11  A Poem for National Poetry Month

A friend informed me last week that April is National Poetry Month.  She plans to add a new poem to her blog every day for the next month.

That really impresses me, and I intend to read each one.

I won’t add one here each day, and I won’t even write one each day.  But I’ll add one poem to these notes so that I will have contributed something to the month’s poetic output.  Perhaps this small effort can encourage you to read other poets’ work and to write poems of your own.

For those of you who don’t like poetry:  apologies.  For those who do like poetry:  I hope you enjoy it.


Crossing the Bridge


The river has its own seasons, regardless of calendars.

From the middle of the bridge you can see them all

as they shape the water to their own ends.

I cross the bridge daily to keep an eye on the water:

someone must. . . .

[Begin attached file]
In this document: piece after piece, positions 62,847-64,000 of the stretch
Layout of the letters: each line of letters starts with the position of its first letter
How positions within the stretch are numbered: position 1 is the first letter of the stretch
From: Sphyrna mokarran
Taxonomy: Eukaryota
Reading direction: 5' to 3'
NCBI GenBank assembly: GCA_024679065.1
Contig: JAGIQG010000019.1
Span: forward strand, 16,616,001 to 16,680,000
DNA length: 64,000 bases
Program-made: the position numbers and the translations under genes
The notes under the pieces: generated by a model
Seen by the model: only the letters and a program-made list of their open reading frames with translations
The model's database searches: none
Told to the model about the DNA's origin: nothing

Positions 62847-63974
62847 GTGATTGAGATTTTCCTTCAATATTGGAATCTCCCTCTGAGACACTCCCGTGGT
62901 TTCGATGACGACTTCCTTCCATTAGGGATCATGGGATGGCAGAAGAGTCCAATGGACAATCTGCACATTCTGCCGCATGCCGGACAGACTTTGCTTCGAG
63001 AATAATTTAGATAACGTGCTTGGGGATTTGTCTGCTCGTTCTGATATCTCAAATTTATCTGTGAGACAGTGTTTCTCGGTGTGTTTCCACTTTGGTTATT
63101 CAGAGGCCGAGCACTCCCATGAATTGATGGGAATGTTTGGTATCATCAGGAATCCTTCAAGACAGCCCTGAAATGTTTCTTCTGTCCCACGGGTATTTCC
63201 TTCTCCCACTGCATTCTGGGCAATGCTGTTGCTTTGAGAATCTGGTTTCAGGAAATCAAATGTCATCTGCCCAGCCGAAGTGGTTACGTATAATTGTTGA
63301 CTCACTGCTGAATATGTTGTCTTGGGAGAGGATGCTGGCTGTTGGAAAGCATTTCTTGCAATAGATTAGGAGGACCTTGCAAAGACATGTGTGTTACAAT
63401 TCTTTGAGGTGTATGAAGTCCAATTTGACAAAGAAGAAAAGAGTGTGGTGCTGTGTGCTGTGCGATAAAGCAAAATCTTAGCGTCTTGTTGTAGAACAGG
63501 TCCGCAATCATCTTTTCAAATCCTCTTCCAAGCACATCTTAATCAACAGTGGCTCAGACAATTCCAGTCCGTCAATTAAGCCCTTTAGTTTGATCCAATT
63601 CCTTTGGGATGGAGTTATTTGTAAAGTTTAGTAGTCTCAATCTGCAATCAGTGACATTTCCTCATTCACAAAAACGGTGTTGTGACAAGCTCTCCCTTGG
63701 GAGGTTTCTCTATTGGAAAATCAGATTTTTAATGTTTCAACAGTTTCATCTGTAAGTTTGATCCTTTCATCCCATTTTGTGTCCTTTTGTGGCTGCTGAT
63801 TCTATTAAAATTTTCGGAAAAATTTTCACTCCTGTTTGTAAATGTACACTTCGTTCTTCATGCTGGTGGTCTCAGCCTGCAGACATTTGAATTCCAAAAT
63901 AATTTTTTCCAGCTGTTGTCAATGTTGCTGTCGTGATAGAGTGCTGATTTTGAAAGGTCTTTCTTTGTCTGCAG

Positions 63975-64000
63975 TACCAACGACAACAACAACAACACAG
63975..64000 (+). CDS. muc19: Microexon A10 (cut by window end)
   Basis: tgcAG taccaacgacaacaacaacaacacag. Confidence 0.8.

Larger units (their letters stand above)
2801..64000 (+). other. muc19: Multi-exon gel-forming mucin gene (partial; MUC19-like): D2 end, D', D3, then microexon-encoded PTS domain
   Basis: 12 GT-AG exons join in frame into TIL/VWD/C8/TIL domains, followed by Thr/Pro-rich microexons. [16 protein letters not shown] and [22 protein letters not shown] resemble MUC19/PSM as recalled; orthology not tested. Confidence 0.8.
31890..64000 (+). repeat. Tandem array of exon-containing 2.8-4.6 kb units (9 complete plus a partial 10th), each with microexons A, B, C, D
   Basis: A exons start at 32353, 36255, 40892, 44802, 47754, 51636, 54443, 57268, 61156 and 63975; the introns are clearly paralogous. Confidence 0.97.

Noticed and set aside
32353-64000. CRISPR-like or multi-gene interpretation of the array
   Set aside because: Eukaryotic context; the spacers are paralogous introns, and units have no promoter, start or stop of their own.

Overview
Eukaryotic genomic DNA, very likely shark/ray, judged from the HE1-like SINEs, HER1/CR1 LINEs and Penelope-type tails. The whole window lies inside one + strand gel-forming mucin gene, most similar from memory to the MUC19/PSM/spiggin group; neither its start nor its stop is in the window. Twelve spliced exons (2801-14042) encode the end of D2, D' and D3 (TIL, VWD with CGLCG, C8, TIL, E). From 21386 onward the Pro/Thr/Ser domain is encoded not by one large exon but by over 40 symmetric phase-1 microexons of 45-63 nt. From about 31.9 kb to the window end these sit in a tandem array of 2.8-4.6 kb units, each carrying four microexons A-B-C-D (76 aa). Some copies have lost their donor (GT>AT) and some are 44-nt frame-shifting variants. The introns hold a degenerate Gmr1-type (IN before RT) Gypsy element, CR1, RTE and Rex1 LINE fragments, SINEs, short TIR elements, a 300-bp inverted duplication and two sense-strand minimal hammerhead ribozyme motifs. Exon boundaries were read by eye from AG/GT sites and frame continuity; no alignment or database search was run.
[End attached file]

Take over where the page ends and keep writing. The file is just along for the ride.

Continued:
In earliest spring, as the day begins to stretch its light,

the last perplexed rays cast demon eyes on the water.

High with unseasonal rain, the water, in a vast shadow,

rises, meets the eye with obsidian,

and sunset casts clouds overtop in orange and blue.

Eliot’s fog skitters over the water and its clouds,

making depth impossible.


When air and water finally warm with summer,

the surface oblates a layer of green algae.

Thin and oily, it fractals its own course,

ignoring the water beneath.

A goose, too slow in rising,

squawks as it nearly crashes into the bridge,

aborts its course, and sinks again, unhappily,

onto the ooze.


In autumn pigeons, testing their flocks,

fling themselves like fisherman’s nets

over the water that rushes to the dam beyond the bridge.

They drop, twist, rise again above the bridge,

empty of everything but resiliency.


Winter, before it can scratch the water into ice,

turns it black:  thick as coal tar,

it moves as though the bridge has squeezed it

from a large-mouthed bellows.  Oh black water–

soon months of stillness will hold it

creaking, yellow-white with streaks of false, blue youth.


The bridge is its own place, and can,

through us and its waters,

make a heaven of its hell, a hell of its heaven.